Historic Markers Across Georgia



The Battle of Allatoona Pass



Marker ID:  
Location: Located at the Allatoona Pass Battlefield on Old Allatoona Rd, Allatoona, GA.
County: Bartow
Coordinates: N 34° 06.846    W 084° 42.904
  34.1141    -84.71506666
Style: Interpretative Sign **
Waymark: WM91TZ
The Battle of Allatoona Pass Marker  



Text:

The Battle of Allatoona Pass

Allatoona Pass is the site of significant and bloody Civil War battles that took place after the fall of Atlanta in September 1864. With no city to defend, the Confederate Army treated from Atlanta in 1864. With no city to defend, the Confederate Army retreated from Atlanta and began a new tactic of attacking federal supply lines to the north. On October 4, Confederate Major General Samuel G. French´s division of 3,276 men was ordered to march north from Big Shanty and attack the Federal Garrison of 976 troops defending the railroad cut it Allatoona. After an all-night march, the French´s troops surrounded this area and attacked on the morning of October 5 with plans to overrun the Federals, fill the railroad cut with debris, and cut off supplies to the Union Army in Atlanta. Unknown to French, Federal reinforcements arrived only hours before the battle on a train from Rome. It held General John Corse and 2,025 additional soldiers, many of whom were armed with Henry Repeating rifles. The new rifles gave the federals decisive advantage in firepower.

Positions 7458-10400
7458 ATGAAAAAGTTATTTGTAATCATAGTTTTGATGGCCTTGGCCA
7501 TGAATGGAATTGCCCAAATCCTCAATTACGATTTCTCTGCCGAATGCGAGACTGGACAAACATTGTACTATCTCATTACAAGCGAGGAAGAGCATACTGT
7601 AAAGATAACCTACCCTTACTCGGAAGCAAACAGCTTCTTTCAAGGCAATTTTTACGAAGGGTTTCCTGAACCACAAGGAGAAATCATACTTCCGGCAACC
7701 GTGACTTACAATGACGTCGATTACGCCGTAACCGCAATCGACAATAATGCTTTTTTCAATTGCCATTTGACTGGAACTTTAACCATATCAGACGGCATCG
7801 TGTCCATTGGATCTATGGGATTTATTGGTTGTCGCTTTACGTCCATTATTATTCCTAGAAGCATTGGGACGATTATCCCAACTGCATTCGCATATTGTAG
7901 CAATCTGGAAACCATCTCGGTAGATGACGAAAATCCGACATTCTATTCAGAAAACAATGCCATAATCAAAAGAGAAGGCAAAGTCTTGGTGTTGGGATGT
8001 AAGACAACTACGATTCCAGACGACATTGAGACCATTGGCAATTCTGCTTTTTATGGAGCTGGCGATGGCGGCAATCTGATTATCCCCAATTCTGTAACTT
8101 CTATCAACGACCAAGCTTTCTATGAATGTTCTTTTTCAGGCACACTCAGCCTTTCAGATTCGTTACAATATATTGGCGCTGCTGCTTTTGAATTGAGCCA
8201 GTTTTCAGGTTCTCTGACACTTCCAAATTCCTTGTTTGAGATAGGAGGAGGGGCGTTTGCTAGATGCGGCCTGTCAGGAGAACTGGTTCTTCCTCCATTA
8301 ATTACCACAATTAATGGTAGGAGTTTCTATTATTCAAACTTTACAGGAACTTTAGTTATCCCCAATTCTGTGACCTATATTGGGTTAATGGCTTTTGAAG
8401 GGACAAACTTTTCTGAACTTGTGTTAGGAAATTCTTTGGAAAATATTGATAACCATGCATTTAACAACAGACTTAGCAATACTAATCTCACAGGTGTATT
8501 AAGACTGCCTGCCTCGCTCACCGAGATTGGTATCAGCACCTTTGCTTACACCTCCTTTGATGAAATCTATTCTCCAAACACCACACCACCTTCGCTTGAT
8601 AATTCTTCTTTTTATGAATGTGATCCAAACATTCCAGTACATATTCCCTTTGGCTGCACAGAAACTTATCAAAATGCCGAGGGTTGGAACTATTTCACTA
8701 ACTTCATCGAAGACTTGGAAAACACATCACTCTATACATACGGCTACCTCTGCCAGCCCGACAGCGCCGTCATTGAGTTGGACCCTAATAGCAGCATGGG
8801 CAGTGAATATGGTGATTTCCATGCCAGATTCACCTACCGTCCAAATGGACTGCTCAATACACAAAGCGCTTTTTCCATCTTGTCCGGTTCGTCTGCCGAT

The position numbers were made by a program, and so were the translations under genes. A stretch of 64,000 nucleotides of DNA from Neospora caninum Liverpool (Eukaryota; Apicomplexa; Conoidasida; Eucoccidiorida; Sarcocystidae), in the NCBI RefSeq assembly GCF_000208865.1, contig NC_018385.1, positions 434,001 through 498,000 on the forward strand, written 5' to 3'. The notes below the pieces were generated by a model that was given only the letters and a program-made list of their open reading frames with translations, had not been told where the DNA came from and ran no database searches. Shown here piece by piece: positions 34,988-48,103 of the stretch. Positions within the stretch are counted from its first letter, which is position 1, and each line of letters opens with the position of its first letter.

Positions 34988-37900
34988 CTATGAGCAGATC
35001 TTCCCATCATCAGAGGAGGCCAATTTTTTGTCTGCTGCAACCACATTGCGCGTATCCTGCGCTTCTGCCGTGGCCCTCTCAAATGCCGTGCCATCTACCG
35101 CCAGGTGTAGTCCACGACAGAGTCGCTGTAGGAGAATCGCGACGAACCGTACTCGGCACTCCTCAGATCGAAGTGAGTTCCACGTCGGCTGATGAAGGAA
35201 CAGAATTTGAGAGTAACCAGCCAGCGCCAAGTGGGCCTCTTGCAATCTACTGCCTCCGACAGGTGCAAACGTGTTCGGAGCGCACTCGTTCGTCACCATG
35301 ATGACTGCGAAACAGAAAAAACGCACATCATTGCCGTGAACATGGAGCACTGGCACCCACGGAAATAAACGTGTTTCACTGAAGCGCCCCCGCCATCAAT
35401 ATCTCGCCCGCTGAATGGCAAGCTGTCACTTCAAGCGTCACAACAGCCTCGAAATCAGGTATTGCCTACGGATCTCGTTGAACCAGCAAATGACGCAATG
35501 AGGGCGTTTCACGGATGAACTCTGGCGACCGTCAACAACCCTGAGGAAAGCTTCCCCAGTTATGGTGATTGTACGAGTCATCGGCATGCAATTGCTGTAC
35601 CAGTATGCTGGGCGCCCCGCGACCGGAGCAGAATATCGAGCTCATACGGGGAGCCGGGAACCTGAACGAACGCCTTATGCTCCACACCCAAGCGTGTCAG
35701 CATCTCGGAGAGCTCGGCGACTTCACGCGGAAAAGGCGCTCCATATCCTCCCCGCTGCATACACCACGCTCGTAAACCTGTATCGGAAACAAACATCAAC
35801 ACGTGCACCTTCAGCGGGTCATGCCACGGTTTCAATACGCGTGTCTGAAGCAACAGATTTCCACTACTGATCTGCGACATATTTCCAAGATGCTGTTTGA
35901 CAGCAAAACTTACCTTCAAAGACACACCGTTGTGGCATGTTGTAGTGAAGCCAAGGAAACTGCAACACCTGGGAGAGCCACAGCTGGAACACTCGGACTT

After hours of fierce fighting and the near capture the Federal positions, French withdrew his troops following warnings that his division might be cut off from the main Confederate Army. In a matter of hours, 1,603 men from both sides had been killed, wounded, or were missing. With a 35% Union casualty rate and 27% for the Confederate, Allatoona Pass ranks as one of the most deadly and stubbornly contested battles of the war.

The first Henry rifles reach the hands of Union soldiers by mid-1862. The revolutionary design and rapid fire rate of this rifle quickly made it a favorite. Reports of the successful use of Henry rifles and Civil War were numerous. In Major William Ludlow´s account of the Battle of Allatoona Pass, he writes, "What saved us that day was the fact that we had a number of Henry rifles." " This company at 16 shooters sprang to the parapets and poured out such a multiplied, rapid and deadly fire, that no men could stand in front of it and no serious effort was made thereafter to take the fort by assault. " After an encounter with the 7th Illinois Volunteer Infantry, which had the good fortune to be armed with Henrys, one Confederate officer is credited with the phrase, "It´s a rifle you can load on Sunday and shoot all week long."

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